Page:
Though his faith journey is one of twists and turns, he long ago settled in as a practicing Roman Catholic, and raised his children that way. “I am Catholic the same way I am Spanish,” he explains, of a religion he inherited from his parents, who were raised Catholic. But he is increasingly discouraged by the church’s handling of the clergy sexual abuse crisis and alienated by its prohibition of same-sex marriage. He was particularly pained when the leadership of his church community asked a longtime lector who is gay to step down, citing the fact that he is married. Dr. Vila’s oldest child is gay. The issue, of course, has been a flashpoint for believers and their churches across the religious and denominational spectrum for decades. To Dr. Vila, it is a no-brainer: “I personally think institutional churches, unless they radically change – if science and faith don’t come together – we’re doomed.”

But he still finds much to like about his heritage.

Case in point was the infant baptism service for his daughter, Sophia, who has Down syndrome. Hearing the many and diverse names invoked during the ancient “Litany of the Saints” prayer that day, he felt comforted to realize that she fit right in – that among the countless who’d been baptized before Sophia over millennia, there had to have been others as unique as she.

He feels the time is right for a pope like Francis and, ever a seeker, would like to tap the veins of Christian spirituality – from St. Francis of Assisi as well as from sources like the Desert Fathers, early Christian monks who lived in Egypt starting around the third century. “There’s so much there,” he says.

Despite feeling less connected now to his longtime worship community, he differentiates disappointment with the hierarchy from his faith in God and goes to Mass two or three times a month. “Many Sundays I feel a need to receive communion. There’s something about the liturgy of the Mass – the mystery of what that represents nourishes me,” he says. “Communion is something I can’t put into words. It [encapsulates] everything for me.”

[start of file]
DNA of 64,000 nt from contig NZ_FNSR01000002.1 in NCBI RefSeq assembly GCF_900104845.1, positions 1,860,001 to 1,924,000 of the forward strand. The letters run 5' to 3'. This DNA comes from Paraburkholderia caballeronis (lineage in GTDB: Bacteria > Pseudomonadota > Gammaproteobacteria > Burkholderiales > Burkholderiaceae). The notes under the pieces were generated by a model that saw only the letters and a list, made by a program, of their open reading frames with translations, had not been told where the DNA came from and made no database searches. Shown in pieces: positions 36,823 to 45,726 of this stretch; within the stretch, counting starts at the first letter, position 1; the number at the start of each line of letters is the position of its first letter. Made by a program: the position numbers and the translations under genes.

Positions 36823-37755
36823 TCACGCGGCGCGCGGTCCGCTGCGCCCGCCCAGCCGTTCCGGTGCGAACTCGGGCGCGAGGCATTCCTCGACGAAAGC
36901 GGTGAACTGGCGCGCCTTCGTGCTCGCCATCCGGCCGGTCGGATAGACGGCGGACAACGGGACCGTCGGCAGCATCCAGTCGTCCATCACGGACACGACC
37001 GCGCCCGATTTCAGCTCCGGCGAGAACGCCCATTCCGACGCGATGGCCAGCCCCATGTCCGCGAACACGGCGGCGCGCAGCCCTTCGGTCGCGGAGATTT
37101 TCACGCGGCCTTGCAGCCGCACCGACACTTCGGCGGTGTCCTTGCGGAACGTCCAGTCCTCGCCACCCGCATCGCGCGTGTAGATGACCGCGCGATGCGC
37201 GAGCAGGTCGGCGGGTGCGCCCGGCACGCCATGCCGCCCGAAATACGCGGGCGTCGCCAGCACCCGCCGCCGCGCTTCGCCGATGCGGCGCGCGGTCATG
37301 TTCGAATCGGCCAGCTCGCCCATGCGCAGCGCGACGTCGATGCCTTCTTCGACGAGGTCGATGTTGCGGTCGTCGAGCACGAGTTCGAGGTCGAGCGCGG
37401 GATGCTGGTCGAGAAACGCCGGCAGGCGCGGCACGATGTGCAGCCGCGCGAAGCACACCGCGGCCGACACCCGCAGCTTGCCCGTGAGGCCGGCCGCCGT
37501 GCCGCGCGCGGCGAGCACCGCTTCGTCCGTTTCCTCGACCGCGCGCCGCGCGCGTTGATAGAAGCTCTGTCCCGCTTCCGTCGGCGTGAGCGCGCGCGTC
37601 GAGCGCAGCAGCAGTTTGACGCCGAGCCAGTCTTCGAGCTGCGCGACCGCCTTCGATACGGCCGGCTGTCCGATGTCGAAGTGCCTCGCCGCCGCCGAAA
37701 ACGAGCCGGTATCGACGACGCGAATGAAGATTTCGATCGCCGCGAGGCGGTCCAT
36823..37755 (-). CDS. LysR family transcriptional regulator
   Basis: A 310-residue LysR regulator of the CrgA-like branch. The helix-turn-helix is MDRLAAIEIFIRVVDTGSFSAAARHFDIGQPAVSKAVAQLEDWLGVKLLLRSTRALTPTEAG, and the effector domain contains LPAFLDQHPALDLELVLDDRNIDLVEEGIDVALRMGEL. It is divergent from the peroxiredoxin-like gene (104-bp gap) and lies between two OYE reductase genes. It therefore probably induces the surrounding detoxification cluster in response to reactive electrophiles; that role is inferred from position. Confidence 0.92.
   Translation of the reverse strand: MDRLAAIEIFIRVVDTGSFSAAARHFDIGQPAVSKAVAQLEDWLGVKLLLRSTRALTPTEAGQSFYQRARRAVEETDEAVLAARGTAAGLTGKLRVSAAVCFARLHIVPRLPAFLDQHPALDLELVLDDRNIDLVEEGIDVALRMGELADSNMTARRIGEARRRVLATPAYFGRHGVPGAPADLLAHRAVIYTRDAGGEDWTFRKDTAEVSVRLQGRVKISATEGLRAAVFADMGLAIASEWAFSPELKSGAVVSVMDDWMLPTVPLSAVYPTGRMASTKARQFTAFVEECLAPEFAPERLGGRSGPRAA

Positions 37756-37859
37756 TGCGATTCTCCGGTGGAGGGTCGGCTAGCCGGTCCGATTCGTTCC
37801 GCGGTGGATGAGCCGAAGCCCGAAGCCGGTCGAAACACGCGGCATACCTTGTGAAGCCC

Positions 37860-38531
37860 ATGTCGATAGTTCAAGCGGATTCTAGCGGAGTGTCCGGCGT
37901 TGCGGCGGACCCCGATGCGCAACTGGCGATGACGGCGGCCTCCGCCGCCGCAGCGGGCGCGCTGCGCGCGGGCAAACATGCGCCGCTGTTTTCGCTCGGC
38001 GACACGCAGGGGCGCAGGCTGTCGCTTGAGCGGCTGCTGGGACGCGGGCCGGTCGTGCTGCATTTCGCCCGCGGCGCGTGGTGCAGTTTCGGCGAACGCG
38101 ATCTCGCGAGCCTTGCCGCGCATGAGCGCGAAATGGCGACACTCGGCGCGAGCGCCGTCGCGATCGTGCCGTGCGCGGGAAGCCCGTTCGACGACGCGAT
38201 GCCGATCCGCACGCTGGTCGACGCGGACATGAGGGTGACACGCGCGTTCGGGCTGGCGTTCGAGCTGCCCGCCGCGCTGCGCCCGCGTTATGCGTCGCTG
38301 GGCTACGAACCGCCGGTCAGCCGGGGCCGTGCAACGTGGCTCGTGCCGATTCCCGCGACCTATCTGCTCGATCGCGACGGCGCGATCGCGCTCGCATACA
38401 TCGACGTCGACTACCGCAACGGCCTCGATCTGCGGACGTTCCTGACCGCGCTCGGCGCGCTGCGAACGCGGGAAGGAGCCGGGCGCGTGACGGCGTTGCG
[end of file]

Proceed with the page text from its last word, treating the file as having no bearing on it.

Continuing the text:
His wife, with whom Dr. Vila shares a dental practice, says the two were an unlikely couple when they met – she a not especially religious Irish Catholic, he from a strict Latino background, each with completely different family and cultural expectations. “I honestly think it’s by the grace of God we’re together and by the grace of God we’re able to see the other as a gift,” she says. “We don’t ever take it for granted.”

Ann Hermes/Staff
A statue of Mary, Joseph, and Jesus sits in Carlos Vila's family home in Berwyn, Pennsylvania. The statue was originally from his wife's family.

An expanding understanding of God

While she focuses on the here and now, he is a big-picture person, studying, absorbing, and pondering, his journey being one of ideas put to the test. His religious beliefs continue to move from the rigid rules he believes are often needed in youth to a more fluid model. As the rules for religion fall away, Dr. Vila believes his understanding of God expands.

“Beauty,” the book by the late Irish poet and philosopher John O’Donohue, changed him greatly, he says. “It pointed out to me to trust in myself and my senses.” Where there were rules, there is now listening: “What is God trying to reveal to me now?” As a result, he’s trying to live more moment by moment, trying to have gratitude for every moment, trying to see God in everyone. “There are times I see it better than others,” he acknowledges.

What gets in his way – one of the other gods of the Commandment, if you will – he calls his “ego.” That’s about maintaining appearances, prejudging people, valuing creature comforts and such. A lifelong lover of “fast, fun cars,” he’s had his share of Mercedes and Audi vehicles. He describes his ambivalence during his latest car search. “I could donate a lot of money if I could buy a simple car,” he confesses, but instead he settles on a Tesla – not inexpensive. But while not freeing up cash for a worthy cause, it at least assuages his conscience from a green perspective, he explains somewhat sheepishly.

Of his youthful rebellion, he has no regrets. “It started me on this journey to God,” he says, explaining that he is resigned to the tragedies, surprises, and challenges that have visited most people by his age. It is there, in fact, that the less familiar phrase of the First Commandment rings especially true: which have brought thee out of the land of Egypt, out of the house of bondage. He likes the notion that God sets people free from the things that might otherwise enslave them. “God has done that for me. He does that if we let Him. He has brought me through tons.”

Part 1: The Commandments as a moral source code in modern life

Part 2: How does the First Commandment fit in today?

Part 3: ‘I have to have humility’: How Second Commandment helped man find freedom

Part 4: One woman embraces Third Commandment in feeding 1,600 at Thanksgiving